Although at this time and until the next century there is no evidence of an asteroid at least 460 feet wide threatening to collide with our Earth, NASA wants all be ready in case a rock escapes radar. For this purpose, the Space Agency crashed (voluntarily) one of its ships against an asteroid last Monday, September 26.
The film’s maneuver is part of the DART or Double Asteroid Redirection Test mission; the crashed ship was launched into space in November 2021. The crash where the ship was completely destroyed is part of a series of experiments with which it is planned to know everything necessary to deflect an asteroid. Said thus, the asteroid Dimorphos deflected during this first experiment was not a threat for humanity, but it was useful to know if we are ready to modify the trajectory of a threatening asteroid.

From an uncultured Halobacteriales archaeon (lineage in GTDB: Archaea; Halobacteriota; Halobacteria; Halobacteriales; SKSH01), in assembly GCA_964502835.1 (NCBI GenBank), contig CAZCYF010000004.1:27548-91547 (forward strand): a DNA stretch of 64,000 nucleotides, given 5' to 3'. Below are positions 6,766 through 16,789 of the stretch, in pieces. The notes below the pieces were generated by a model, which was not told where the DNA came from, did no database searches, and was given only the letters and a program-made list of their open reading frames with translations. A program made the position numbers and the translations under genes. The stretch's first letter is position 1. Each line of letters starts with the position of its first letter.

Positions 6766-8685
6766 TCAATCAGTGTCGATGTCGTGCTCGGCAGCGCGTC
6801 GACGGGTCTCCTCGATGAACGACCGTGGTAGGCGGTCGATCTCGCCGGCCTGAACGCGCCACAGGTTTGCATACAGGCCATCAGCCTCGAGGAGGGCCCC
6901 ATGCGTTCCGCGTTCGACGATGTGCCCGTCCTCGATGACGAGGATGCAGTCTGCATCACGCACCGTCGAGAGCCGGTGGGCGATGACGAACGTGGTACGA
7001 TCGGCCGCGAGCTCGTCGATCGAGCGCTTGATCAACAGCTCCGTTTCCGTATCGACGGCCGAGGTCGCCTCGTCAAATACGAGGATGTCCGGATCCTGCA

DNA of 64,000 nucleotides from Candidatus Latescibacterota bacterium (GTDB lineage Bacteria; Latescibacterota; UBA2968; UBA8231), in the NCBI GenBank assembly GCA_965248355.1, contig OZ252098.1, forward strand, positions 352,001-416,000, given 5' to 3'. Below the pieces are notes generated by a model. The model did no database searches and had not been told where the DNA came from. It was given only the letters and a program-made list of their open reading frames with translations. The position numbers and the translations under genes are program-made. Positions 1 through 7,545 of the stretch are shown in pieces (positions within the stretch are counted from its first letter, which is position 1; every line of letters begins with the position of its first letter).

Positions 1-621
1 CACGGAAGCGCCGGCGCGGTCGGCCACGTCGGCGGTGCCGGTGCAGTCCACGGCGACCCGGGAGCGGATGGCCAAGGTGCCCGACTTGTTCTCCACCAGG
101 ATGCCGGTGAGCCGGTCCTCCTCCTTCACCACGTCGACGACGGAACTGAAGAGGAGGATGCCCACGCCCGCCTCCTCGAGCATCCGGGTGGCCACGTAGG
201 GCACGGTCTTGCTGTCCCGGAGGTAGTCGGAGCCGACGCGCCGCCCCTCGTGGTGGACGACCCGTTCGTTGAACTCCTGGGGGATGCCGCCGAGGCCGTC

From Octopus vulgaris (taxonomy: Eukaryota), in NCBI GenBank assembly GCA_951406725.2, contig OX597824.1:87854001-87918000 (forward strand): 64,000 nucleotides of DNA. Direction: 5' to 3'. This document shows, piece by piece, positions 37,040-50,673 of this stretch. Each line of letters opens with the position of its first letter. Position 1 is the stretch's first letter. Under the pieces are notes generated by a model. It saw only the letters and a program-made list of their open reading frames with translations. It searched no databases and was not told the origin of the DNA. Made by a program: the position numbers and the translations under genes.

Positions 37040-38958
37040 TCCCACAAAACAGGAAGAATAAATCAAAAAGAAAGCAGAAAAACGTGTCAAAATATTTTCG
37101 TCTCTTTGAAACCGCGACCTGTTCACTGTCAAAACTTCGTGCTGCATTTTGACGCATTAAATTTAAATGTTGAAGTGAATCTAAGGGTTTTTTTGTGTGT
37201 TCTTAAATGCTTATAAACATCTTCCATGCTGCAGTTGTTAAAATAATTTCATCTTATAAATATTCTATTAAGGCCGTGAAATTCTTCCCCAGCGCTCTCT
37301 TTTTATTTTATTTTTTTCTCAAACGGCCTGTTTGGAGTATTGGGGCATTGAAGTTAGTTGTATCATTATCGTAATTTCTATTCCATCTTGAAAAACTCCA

“Right now, we are defenseless against any asteroids pointed at Earth,” said Markus Wilde, associate professor of aerospace, physical, and space sciences at the Florida Institute of Technology. Wilde is not involved in the mission. But, although the difficult part of the experiment is over, the researchers will have to wait a few weeks to know the success of the mission.
Researchers will study changes in Dimorphos’ orbit around another asteroid named Didymos. For this, there are two dozen telescopes on Earth that will make precise measurements of the two rock system. Before the collision, Dimorphos took around 11 hours and 55 minutes to circumnavigate its 780-meter-wide companion. This time should have been reduced to a few minutes after the collision.
In the midst of an actual deflection of an asteroid that is about to collide with Earth, such a surge is expected to occur years, if not decades, before the impending collision. “That’s a lot of time to make sure we don’t miss Earth,” said Andrew Rivkin, a planetary astronomer at Johns Hopkins University’s Applied Physics Laboratory and one of DART’s lead scientists.